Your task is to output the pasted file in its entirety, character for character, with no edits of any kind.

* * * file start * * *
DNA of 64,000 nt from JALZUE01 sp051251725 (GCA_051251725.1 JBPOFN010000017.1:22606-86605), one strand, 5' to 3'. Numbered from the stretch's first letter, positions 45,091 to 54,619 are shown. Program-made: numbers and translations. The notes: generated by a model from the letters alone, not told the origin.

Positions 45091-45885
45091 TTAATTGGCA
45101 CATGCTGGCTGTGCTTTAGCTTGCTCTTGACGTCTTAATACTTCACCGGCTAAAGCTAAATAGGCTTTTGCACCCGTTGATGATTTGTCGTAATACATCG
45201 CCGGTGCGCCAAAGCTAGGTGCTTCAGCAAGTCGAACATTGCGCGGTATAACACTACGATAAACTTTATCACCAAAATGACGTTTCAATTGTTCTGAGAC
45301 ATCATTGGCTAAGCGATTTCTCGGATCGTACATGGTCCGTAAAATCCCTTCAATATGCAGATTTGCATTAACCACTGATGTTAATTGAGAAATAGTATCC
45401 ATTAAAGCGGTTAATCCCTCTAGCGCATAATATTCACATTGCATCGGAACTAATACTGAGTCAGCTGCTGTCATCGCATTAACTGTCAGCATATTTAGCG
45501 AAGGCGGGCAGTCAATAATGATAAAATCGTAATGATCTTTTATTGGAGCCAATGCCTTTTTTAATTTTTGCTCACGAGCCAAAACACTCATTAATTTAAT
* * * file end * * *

DNA of 64,000 nt from JALZUE01 sp051251725 (GCA_051251725.1 JBPOFN010000017.1:22606-86605), one strand, 5' to 3'. Numbered from the stretch's first letter, positions 45,091 to 54,619 are shown. Program-made: numbers and translations. The notes: generated by a model from the letters alone, not told the origin.

Positions 45091-45885
45091 TTAATTGGCA
45101 CATGCTGGCTGTGCTTTAGCTTGCTCTTGACGTCTTAATACTTCACCGGCTAAAGCTAAATAGGCTTTTGCACCCGTTGATGATTTGTCGTAATACATCG
45201 CCGGTGCGCCAAAGCTAGGTGCTTCAGCAAGTCGAACATTGCGCGGTATAACACTACGATAAACTTTATCACCAAAATGACGTTTCAATTGTTCTGAGAC
45301 ATCATTGGCTAAGCGATTTCTCGGATCGTACATGGTCCGTAAAATCCCTTCAATATGCAGATTTGCATTAACCACTGATGTTAATTGAGAAATAGTATCC
45401 ATTAAAGCGGTTAATCCCTCTAGCGCATAATATTCACATTGCATCGGAACTAATACTGAGTCAGCTGCTGTCATCGCATTAACTGTCAGCATATTTAGCG
45501 AAGGCGGGCAGTCAATAATGATAAAATCGTAATGATCTTTTATTGGAGCCAATGCCTTTTTTAATTTTTGCTCACGAGCCAAAACACTCATTAATTTAAT